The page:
To make matters worse, investors may be overestimating the value of the collateral underlying auto loans. While most used vehicles are gas-powered and human-driven today, the shift to electric and, ultimately, autonomous vehicles is likely to depress the residual value of used vehicles significantly.
Planning Corner: As September draws to a close, we hope it’s not too late to capture some of the magic this month can provide. This article from Inc.com, “Why September is the Perfect Time to Start That New Routine”, shares scientific research about the engrained feeling we have for this time of year, associated to childhood with the start of the school year. As noted author Gretchen Rubin writes, “For many of us, September is the other January—time to make a fresh start.”
With this in mind, we wanted to share a useful chart that we at Compass Ion Advisors like: the “6 Core Values A Good Financial Planner Provides” (below). At this particular time of year we often see special interest in the first core value: organization.
One of the powerful outcomes of working closely with a financial advisor is the discipline to pull together and make sense of your financial life, whatever form it is in. We motivate people to do things like: pull together statements from neglected accounts; close or consolidate unused accounts; rollover old 401(k) accounts; build a statement of net worth; understand your cash flow; create a sustainable budget; map out insurance policies and summarize your estate planning documents, among plenty other things.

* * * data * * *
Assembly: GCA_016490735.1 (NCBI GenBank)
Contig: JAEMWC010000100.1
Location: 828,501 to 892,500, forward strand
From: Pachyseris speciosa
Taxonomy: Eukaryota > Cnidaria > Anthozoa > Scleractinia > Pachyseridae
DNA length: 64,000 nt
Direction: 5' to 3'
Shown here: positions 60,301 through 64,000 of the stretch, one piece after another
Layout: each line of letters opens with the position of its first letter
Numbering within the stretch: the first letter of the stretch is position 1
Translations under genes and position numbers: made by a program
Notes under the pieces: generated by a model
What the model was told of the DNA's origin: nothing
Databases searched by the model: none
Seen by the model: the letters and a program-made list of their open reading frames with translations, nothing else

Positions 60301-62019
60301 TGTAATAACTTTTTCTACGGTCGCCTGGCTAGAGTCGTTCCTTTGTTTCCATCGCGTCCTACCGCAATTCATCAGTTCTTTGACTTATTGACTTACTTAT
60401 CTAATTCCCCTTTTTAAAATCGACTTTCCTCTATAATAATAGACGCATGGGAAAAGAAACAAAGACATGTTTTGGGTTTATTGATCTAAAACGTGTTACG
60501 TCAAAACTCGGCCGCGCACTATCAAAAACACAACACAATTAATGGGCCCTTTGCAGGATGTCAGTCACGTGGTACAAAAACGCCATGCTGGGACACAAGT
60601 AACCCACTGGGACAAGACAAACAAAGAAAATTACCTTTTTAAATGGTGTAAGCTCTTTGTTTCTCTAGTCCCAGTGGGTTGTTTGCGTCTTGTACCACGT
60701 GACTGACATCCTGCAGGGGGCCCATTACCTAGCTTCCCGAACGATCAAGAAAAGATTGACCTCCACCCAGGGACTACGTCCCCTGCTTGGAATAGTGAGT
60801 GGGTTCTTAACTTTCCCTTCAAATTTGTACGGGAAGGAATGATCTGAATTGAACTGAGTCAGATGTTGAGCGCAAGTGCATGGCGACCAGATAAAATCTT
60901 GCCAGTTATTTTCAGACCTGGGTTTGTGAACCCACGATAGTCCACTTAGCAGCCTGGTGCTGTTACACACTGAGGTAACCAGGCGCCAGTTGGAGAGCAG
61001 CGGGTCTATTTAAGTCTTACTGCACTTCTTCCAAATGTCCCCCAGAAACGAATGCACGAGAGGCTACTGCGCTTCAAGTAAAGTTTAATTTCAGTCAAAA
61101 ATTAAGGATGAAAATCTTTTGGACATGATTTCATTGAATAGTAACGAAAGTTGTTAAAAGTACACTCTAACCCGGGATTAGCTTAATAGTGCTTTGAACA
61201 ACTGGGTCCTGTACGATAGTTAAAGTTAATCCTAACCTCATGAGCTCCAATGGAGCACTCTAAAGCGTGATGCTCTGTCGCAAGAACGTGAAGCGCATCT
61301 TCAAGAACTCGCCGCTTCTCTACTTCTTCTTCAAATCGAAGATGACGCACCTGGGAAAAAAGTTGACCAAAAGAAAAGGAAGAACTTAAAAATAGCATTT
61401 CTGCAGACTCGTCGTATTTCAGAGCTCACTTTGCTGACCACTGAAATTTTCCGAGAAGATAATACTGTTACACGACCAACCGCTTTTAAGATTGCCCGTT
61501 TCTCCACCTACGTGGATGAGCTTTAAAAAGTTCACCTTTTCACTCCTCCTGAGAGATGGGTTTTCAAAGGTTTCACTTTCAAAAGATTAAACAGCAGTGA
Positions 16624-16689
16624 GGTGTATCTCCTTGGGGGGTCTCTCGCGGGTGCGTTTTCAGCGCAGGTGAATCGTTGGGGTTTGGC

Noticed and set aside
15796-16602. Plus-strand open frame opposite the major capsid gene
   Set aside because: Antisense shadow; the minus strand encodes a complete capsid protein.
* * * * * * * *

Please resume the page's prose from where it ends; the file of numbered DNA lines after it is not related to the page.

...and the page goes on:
If you’ve had this “September feeling” of motivation to get your financial house in order, we’d be happy to help.
What We’re Watching: You may have already watched or heard about this new documentary on Netflix called The Social Dilemma. It may end the month as the most popular movie on all of Netflix for September, the first for a documentary on the streaming service. The irony is we often talk in this space, about the enormous size, growth, scale and impact of the so-called big tech “FAANG” stocks from an economic and investment perspective.
This documentary is more concerned with the impact, particularly of the social media companies (Facebook, Google, Twitter, and the like) on the very fabric of our society. Even if you are familiar with the concept of these companies morphing from nice platforms to share pictures of your pets or family, to big-data, attention/eyeball grabbing advertising platforms, we think you’ll find this documentary alarming. The filmmakers, based out of the Center for Humane Technology, go to great length to portray that while these sites and their founders may have started with respectable and admirable goals to bring people together, as they evolve it’s important we know what they’ve become and what we’ve become along with it – especially for young people. If you have time and a Netflix account, give it a watch. We’d love to hear what you think.